Playing from behind most of the way, the Browns led in total yards (283 to 272) while Miami had a slight edge in first downs (17 to 15). Both teams accumulated most of their yardage on the ground, with the Dolphins gaining 198 yards to Cleveland’s 165. The Browns registered four sacks, to two by Miami. However, Cleveland turned the ball over five times, to two turnovers by the Dolphins.

Earl Morrall threw just 13 passes and completed 6 of them for 88 yards, with no touchdowns but also no interceptions. While Larry Csonka was held to 32 yards on 12 carries, Mercury Morris (pictured at left) gained 72 yards on 15 attempts and Jim Kiick contributed 50 yards on 14 carries that included a TD. Paul Warfield had two catches for 50 yards in addition to 41 yards on the two end-around plays and Howard Twilley caught three passes for 33 yards. On defense, Dick Anderson and Doug Swift each had two interceptions.

For the Browns, Mike Phipps was successful on just 9 of 23 throws for 131 yards and a TD, and was intercepted five times. He also ran for 47 yards on 8 carries that included a touchdown. Bo Scott had 94 yards on 16 rushing attempts and added 30 yards on a team-leading four pass receptions. Fair Hooker gained 53 yards on three catches and scored once.

“The best thing for us (the Dolphins) was to get behind,” said Larry Csonka. “It got very quiet and somebody said ‘If we’re gonna get anything done, now’s the time to do it’. It got done.”

The Dolphins kept getting things done with wins in the AFC Championship game and the Super Bowl, completing an unblemished season from beginning to end. Cleveland, a perennial contender that had been in the postseason in six of the preceding eight years, dropped to 7-5-2 and third place in the AFC Central in 1973 and didn’t return to the playoffs until 1980. 

December 23, 2014

1951: Long TD Pass Propels Rams Over Browns for NFL Championship

The Cleveland Browns had yet to fail to win a league championship in five years of existence and were looking to make it six straight as they faced the Los Angeles Rams for the NFL title on December 23, 1951. Head Coach Paul Brown’s team dominated the All-America Football Conference for four years before joining the NFL in 1950 and winning there as well.  While FB Marion Motley was showing signs of wear, QB Otto Graham was still an outstanding and mobile passer and had productive targets in ends Mac Speedie and Dante Lavelli. After losing to ex-AAFC rival San Francisco in the opening game, the Browns didn’t lose again, finishing atop the American Conference with an 11-1 record.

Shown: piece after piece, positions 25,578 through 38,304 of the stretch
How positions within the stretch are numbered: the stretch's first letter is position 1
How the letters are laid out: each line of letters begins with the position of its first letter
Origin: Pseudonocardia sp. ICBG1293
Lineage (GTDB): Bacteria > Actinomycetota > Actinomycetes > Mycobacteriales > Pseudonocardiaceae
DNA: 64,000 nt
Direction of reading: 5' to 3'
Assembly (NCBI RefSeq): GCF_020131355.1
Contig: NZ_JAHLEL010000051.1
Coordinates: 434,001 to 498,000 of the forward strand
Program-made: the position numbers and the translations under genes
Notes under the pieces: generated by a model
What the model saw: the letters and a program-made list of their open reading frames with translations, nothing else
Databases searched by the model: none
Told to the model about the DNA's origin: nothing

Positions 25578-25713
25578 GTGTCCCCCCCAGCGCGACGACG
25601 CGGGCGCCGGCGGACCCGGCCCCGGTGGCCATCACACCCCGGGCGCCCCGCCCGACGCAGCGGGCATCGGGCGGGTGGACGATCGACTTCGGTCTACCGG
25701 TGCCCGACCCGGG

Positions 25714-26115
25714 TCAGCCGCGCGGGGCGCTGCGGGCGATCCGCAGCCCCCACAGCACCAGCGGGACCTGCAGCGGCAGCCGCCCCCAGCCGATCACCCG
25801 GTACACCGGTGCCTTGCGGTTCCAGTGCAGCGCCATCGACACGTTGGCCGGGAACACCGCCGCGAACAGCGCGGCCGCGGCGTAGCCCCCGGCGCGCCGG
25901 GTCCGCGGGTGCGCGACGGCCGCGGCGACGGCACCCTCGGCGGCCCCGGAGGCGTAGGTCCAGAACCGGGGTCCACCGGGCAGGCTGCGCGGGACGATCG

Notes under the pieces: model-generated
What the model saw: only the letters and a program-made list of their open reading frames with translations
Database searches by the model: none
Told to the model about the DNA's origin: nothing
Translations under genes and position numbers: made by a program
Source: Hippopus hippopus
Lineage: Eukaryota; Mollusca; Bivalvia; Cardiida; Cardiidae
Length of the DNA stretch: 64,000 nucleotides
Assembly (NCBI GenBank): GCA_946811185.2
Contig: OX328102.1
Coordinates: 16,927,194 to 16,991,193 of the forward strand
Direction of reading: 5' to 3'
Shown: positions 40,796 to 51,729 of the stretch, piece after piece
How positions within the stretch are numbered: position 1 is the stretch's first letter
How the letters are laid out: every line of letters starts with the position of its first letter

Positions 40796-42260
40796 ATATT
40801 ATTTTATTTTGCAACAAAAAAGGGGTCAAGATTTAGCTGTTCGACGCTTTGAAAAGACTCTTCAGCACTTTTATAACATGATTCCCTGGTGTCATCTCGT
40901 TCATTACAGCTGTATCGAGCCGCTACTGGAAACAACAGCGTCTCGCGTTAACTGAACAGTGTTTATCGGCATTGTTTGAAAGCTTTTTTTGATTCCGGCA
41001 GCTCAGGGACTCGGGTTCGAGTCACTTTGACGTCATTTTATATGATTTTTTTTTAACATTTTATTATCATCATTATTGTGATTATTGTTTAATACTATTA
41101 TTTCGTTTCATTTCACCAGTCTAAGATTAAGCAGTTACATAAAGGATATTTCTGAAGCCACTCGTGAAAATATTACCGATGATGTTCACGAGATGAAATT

One of those wins was over Los Angeles, the same team that the Browns had faced for the NFL Championship the previous year. LA had the league’s most explosive offense, with the quarterback combination of Bob Waterfield and Norm Van Brocklin (pictured above), fullbacks “Deacon Dan” Towler and Dick Hoerner, and ends Tom Fears and Elroy “Crazylegs” Hirsch contributing to a NFL-record 5506 total yards. The defense was less formidable, but benefited from the arrival of rookie DE Andy Robustelli, who joined a line that included All-Pro DE Larry Brink and MG Stan West. Head Coach Joe Stydahar’s team put together an 8-4 tally in winning the highly-competitive National Conference.  

There were 57,522 fans in attendance at the Memorial Coliseum in Los Angeles. The Browns moved well on their opening possession, despite LA’s seven-man defensive front, but Lou Groza missed a 23-yard field goal attempt. Following a scoreless first quarter, the Rams put together a 55-yard drive in 12 plays that ended with Dick Hoerner plowing over for the last yard and a touchdown. Bob Waterfield added the extra point for the 7-0 lead.